Which language has the MOST NATIVE Words?
Which language has the most NATIVE Words (self-created) words by Percent?
I guess it's either Chinese or Arabic, for they seldom borrow words from other languages.
Language with the most 'imported words' are English and Japanese.
Do creole languages count?
German is quite pure. I'd say. But Icelandic is realllllly pure.
<<Language with the most 'imported words' are English and Japanese. >>
Korean is less native than English is (60%+ Sino words). Vietnamese is as well (70%+).
English is less native
70% from French,the other, Latin,ancient Greek or Germanic...
So, English is the dialect of French language.
French is dialect of Frankish.
Even Arabic and Chinese have plenty of loanwords. Perhaps the language of some tribe in the amazon rainforest that has remained completely isolated.
I think classifying a word as native or non-native is somewhat arbitrary, because words all ultimately come from somewhere.
>>Even Arabic and Chinese have plenty of loanwords.
I don't think so. It may be true if you reveal the etymology of every word, but in *learning*, unfortunately, international words/loanwords in Chinese don't resemble anything like English/others at all. Japanese words might be easier, but not always.
<<German is quite pure. I'd say. But Icelandic is realllllly pure.>>
Though less "contaminated" than English, German is actually very far from being pure.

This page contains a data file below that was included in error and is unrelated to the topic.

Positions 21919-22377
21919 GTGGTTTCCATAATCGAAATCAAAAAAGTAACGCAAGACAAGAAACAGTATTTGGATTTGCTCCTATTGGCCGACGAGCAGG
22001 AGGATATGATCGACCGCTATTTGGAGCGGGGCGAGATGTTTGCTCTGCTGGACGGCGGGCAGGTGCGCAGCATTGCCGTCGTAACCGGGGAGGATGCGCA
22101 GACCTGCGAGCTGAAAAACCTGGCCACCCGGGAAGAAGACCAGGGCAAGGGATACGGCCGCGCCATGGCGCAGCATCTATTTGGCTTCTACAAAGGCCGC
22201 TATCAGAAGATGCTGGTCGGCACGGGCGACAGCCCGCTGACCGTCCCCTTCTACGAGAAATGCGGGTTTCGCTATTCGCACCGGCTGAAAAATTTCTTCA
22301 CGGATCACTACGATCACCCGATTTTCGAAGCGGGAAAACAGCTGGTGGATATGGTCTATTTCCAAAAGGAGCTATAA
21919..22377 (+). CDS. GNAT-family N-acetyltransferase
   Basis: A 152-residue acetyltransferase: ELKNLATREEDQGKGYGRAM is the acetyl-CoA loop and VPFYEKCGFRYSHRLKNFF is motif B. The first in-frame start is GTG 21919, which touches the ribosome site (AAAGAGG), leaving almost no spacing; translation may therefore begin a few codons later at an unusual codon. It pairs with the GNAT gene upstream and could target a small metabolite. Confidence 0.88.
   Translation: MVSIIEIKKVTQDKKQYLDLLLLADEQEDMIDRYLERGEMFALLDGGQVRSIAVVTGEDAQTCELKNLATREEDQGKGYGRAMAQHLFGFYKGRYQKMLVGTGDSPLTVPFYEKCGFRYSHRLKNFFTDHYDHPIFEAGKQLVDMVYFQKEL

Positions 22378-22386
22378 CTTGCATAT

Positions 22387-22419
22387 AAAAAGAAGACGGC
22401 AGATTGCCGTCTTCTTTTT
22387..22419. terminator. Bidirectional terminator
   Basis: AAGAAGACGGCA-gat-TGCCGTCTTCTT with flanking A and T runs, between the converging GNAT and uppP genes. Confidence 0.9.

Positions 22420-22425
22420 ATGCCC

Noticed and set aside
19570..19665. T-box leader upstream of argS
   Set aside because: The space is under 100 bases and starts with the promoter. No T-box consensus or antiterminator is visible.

Faroese, what about Faroese?
I just read something:
At one point, the language spoken in the Faroe Islands was Old West Norse, which Norwegian settlers had brought with them during the time of the landnám that began in AD 825. However, many of the settlers weren't really Norwegians, but descendants of Norwegian settlers in the Irish Sea. In addition, native Norwegian settlers often married women from Norse Ireland, the Orkneys, or Shetlands before settling in the Faroe Islands and Iceland. As a result, Celtic languages influenced both Faroese and Icelandic. This may be why, for example, Faroese has two words for duck: dunna (from Gaelic tunnag) for a domestic duck, and ont (from Old Norse ǫnd) for a duck in general. (This example has been criticized, however, by people claiming that the word is derived from Old Norse dunna, from Proto-Germanic *dusnō.) There is also some debatable evidence of Celtic language place names in the Faroes: for example Mykines and Stóra & Lítla Dímun have been hypothesized to contain Celtic roots.
Other examples of early introduced words of Celtic origin are; "blak/blaðak" (buttermilk) Irish bláthach; "drunnur" (tail-piece of an animal) Irish dronn; "grúkur" (head, headhair) Irish gruaig; "lámur" (hand, paw) Irish lámh; "tarvur" (bull) Irish tarbh; and "ærgi" (pasture in the outfield) Irish áirge.
I wonder how pure the Celtic language are. Irish Gaelic for instance, how pure is Irish Gaelic? Grammatically these Celtic languages seem to be one in a kind. I have read once that Gaelic and Welsh tend to be as hard as a Slavic language to learn for an anglophone, is that true?
The Old Norse Vikings used to have Irish Gaelic slaves btw.